The past 18 months has proven that the unthinkable really can happen, and the whole world has had to deal with previously unseen levels of disruption without any real guidelines. The pandemic has demonstrated how seriously production is affected when supplies aren’t available, travel is restricted, and when less (or no) workers are allowed on the floor, among many other difficulties.
While we may not be able to predict the next global pandemic, improving the efficiency of manufacturing, procurement activities and stock management will provide a significant level of resilience against potential future disruption.
During “normal” conditions, many supply chains likely operate with inefficiencies that aren’t even noticeable, but as soon as disruption strikes, they are difficult to fix quickly. This is why a thorough risk assessment and evaluation of efficiency should be regular practice for supply chains.
Resilience against shortages
With the electronics industry specifically, the Covid-19 pandemic exacerbated existing problems with long lead times and hard-to-source components such as MLCCs. Inefficiencies in the form of wasted components and products, or hard to source components being used in applications where alternatives are available, will leave a business in a vulnerable position during times of shortages.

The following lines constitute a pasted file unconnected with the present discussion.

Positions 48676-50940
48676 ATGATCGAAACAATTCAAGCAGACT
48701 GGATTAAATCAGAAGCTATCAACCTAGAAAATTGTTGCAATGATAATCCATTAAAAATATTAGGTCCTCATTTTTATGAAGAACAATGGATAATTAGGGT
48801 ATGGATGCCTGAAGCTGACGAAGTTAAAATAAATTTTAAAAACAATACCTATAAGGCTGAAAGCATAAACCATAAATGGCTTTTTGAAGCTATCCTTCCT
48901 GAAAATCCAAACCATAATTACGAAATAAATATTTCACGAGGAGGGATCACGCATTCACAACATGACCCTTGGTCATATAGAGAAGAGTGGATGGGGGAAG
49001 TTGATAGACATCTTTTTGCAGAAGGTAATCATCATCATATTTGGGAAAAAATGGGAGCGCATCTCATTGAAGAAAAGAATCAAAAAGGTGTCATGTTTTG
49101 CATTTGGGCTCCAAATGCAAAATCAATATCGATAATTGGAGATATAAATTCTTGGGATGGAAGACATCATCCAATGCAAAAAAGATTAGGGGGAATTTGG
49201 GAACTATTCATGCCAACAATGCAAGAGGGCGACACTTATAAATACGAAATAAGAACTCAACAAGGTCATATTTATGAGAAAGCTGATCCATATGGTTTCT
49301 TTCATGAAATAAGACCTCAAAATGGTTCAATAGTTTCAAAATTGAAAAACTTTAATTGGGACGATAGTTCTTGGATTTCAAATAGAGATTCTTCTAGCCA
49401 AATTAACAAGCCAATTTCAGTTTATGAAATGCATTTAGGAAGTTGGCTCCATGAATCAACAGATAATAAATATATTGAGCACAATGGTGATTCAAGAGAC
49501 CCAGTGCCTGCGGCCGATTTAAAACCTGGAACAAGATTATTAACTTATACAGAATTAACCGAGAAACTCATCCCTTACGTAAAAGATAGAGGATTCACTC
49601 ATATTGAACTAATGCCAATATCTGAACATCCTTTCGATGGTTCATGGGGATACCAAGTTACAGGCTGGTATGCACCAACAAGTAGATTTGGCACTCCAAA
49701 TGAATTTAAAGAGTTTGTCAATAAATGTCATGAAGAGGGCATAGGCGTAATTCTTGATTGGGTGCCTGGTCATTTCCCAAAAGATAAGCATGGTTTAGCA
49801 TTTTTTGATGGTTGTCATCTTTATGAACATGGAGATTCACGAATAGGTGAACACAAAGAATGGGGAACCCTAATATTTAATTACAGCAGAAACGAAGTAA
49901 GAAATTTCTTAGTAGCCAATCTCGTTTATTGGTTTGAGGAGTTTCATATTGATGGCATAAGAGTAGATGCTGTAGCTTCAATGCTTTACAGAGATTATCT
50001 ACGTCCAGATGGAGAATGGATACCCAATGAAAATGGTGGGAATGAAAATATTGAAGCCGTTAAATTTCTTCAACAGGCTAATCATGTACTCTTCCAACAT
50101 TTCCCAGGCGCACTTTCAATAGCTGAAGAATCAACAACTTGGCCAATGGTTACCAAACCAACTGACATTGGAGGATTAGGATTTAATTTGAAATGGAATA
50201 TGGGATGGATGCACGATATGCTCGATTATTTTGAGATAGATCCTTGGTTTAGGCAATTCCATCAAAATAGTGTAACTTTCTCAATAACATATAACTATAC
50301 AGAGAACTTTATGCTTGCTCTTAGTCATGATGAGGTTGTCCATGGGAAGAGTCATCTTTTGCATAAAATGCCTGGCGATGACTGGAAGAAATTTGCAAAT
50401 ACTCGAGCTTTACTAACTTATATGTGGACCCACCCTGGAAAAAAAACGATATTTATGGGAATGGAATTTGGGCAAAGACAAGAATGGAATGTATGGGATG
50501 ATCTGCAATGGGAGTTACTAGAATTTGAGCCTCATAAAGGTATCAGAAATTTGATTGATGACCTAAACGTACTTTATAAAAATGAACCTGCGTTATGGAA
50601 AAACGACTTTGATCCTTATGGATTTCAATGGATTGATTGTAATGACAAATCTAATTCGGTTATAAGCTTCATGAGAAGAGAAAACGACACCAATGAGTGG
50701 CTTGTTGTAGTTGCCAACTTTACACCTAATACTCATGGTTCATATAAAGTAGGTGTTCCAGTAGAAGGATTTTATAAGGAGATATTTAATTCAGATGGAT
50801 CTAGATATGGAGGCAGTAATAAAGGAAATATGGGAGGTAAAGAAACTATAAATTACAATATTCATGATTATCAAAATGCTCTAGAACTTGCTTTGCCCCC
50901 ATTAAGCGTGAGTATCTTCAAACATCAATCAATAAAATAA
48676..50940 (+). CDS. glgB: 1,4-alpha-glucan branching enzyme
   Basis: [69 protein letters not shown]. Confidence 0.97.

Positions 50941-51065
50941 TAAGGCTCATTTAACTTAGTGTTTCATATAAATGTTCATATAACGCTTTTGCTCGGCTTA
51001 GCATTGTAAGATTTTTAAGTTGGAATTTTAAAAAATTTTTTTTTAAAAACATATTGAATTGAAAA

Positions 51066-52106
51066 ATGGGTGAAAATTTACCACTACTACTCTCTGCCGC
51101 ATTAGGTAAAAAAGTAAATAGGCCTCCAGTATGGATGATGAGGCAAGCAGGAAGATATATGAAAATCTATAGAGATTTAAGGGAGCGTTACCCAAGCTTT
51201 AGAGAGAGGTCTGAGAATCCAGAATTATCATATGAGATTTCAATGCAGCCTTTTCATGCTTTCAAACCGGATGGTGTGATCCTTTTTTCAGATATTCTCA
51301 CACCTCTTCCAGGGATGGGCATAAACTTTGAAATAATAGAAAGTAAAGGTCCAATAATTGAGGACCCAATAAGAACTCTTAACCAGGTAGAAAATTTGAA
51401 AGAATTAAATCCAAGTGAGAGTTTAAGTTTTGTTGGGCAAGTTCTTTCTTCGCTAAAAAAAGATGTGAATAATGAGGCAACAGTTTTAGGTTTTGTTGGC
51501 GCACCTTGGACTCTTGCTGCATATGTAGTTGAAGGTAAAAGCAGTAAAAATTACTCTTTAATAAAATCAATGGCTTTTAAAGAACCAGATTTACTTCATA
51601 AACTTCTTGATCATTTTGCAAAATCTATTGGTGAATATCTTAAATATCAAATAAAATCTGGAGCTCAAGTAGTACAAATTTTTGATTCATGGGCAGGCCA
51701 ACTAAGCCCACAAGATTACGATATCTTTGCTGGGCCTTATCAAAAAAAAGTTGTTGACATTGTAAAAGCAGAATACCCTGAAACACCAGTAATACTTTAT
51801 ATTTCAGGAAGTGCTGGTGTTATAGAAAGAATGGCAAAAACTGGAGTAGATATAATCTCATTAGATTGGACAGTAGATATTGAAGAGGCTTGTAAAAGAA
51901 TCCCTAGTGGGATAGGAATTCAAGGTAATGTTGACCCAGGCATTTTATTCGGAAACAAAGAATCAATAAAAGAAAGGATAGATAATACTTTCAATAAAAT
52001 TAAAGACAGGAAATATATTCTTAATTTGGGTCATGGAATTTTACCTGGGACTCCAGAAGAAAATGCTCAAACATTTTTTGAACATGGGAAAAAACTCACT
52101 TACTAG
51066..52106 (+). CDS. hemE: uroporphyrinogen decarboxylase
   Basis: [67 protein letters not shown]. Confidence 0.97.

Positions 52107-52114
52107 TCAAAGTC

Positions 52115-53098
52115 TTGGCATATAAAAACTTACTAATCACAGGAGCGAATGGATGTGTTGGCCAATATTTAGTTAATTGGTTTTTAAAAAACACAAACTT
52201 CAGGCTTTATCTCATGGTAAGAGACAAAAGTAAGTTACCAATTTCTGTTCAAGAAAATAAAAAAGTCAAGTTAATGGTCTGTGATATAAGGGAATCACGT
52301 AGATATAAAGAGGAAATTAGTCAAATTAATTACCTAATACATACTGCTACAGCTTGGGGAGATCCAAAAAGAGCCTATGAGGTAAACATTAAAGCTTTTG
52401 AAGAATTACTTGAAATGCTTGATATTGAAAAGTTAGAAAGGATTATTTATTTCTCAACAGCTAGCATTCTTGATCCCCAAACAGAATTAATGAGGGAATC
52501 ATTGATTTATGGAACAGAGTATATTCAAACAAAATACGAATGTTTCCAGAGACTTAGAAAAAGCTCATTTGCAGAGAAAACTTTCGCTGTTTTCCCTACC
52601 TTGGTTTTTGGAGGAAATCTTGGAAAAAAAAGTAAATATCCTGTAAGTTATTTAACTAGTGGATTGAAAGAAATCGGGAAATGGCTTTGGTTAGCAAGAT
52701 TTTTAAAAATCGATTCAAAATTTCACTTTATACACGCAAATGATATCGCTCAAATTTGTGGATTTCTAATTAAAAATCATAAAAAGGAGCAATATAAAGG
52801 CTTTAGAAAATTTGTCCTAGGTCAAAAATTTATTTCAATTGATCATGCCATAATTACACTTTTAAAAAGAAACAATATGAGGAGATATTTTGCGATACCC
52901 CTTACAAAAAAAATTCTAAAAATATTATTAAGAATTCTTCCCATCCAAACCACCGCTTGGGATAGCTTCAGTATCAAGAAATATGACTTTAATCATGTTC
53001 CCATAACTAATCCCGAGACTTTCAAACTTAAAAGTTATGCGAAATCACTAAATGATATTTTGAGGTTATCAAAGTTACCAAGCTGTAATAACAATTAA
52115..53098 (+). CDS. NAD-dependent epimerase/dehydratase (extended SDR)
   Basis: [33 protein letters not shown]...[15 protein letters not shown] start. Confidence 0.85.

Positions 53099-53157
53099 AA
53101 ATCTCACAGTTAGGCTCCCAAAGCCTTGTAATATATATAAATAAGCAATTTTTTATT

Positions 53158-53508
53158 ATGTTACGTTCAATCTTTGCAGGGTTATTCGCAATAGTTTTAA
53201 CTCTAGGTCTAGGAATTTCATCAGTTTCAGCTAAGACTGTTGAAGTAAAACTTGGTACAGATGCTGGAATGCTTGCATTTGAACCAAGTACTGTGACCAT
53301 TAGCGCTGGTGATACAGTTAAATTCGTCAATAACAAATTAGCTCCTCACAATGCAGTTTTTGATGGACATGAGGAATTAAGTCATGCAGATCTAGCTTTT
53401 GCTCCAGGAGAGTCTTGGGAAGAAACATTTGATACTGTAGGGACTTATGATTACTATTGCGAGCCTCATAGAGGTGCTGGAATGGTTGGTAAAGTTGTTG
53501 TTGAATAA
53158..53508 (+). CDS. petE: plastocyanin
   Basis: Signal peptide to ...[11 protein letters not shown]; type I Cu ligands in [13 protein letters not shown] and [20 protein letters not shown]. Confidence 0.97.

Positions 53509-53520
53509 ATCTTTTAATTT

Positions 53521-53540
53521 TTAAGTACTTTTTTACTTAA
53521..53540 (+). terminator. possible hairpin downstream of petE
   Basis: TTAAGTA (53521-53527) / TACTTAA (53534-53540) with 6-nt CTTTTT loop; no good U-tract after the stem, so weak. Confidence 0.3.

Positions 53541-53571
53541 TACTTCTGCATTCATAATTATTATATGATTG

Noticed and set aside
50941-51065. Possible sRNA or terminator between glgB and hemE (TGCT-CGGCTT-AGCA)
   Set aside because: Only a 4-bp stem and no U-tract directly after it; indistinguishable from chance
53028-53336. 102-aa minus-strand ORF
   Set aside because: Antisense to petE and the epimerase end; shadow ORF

Efficiency doesn’t just concern operational and manufacturing processes; it also requires you to think of your procurement activities and stock management through a lens of efficiency.
Alignment with environmental targets
Inefficient businesses, especially manufacturers, have a huge carbon footprint. With the Paris Agreement in place and governments all over the world targeting net zero, new environmental goals can’t be met without change to the activities of supply chains across all industries in terms of manufacturing and logistics.
While the future will likely bring specific regulations or procedural changes that will affect the way supply chains do business, ensuring efficiency now will mean that such changes will probably require less of an overhaul. Reducing waste and grouping deliveries are just a couple of ways in which supply chains can be both more efficient and more environmentally friendly.
Better cash flow
Even in times of slow trade, you still have bills and wages to pay, and this requires a steady cash flow. One way in which many supply chains are not efficient is through storing excess stock. While it may seem practical to have a healthy backup of components in case of supply issues, excess stock just sitting in storage is impeding your cash flow. Storing excess components will increase your warehouse costs and unused components could even become obsolete during storage, meaning you will be looking at a financial loss.
Reduced production costs
One of the central principles of efficiency is reducing waste. Wasteful use of materials, resources and labor are all inefficient processes that directly result in higher costs to your business. If your production processes are more efficient, then you will waste less materials, only order the parts you need, and use your labor more effectively.
In order to be less wasteful, you must ruthlessly evaluate your processes, carry out risk assessments and plan comprehensively. Making your production processes more effective may mean additional investment in new technology or employees, but the long-term gains will far outweigh the initial cost.
Supply chain efficiency encompasses more than just your production processes. Rather, it is a mindset with which all activities need to be approached. If you can improve your efficiency, you can expect long-term reduced costs, resilience against unforeseen disruption and a supply chain that is kinder to the environment.